Enbridge Inc. has asked the Canadian government for legal and diplomatic help to defend its 540,000 b/d Line 5 pipeline against Michigan attempts to shut it down.

Enbridge Vice President Vern Yu disclosed the requests in testimony about the 68-year-old pipeline’s troubles before a House of Commons committee. Line 5 delivers oil and natural gas liquids (NGL) supplies.

“Use every pathway,” Yu said, including intervention, to prevent Michigan Gov. Gretchen Whitmer from revoking a 1953 state easement for the Straits of Mackinac. The state is set to revoke the easement by May 13.

Michigan officials said they would have propane supply security with trains and storage available if deliveries are shuttered on Line 5. The system delivers 75,000 b/d of propane for about 55% of Michigan needs, led by two-thirds of requirements in northern parts of the state. The line also delivers NGLs to Ontario and Quebec. 

An initial legal hearing on the easement notice, and an associated demand by Whitmer for an order to shut down the pipeline, has been scheduled for May 12 in U.S. District Court for the Western District of Michigan.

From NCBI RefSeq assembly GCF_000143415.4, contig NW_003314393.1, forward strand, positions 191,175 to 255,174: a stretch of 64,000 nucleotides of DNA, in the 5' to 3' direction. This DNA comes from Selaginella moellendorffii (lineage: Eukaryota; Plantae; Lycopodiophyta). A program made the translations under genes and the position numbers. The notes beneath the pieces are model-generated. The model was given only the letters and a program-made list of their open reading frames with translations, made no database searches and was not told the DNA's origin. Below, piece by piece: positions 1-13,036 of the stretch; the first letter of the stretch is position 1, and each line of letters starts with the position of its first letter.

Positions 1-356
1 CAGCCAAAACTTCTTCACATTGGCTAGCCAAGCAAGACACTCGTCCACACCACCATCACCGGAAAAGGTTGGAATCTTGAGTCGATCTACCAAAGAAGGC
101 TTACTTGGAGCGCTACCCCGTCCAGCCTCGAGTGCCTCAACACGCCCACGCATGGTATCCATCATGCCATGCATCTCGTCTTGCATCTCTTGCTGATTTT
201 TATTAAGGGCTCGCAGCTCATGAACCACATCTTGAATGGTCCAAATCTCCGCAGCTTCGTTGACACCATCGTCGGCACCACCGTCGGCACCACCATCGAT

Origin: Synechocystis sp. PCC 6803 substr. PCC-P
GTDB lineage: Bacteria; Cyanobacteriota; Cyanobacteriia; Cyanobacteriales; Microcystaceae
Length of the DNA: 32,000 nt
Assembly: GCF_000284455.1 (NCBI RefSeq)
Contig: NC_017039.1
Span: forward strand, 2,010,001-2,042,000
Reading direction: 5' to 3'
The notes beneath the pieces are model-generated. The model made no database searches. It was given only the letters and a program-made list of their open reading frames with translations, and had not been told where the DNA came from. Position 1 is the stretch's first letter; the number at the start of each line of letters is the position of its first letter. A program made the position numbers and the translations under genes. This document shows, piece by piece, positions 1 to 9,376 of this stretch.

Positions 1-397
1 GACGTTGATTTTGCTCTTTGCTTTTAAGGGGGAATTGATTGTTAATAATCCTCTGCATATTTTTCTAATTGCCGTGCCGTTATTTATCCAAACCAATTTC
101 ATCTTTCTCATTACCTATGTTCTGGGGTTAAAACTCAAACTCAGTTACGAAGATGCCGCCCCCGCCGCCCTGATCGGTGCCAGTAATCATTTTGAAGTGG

The path to settling the dispute, underway since 2018, would be “a mediated and negotiated diplomatic solution,” according to Enbridge. Conducting the battle to a finish in the courts would take “many, many years,” it predicted.

Calgary-based Enbridge reminded the Canadian government that Line 5 deliveries of oil and propane for Ontario and Quebec, as well as Michigan, are supposed to be protected by a 1977 Transit Pipelines Treaty with the United States.

Canada’s national Liberal government gave no instant response to Enbridge’s request for courtroom assistance but it has promised help. The government has begun a campaign to save Line 5 with political lobbying and diplomatic initiatives.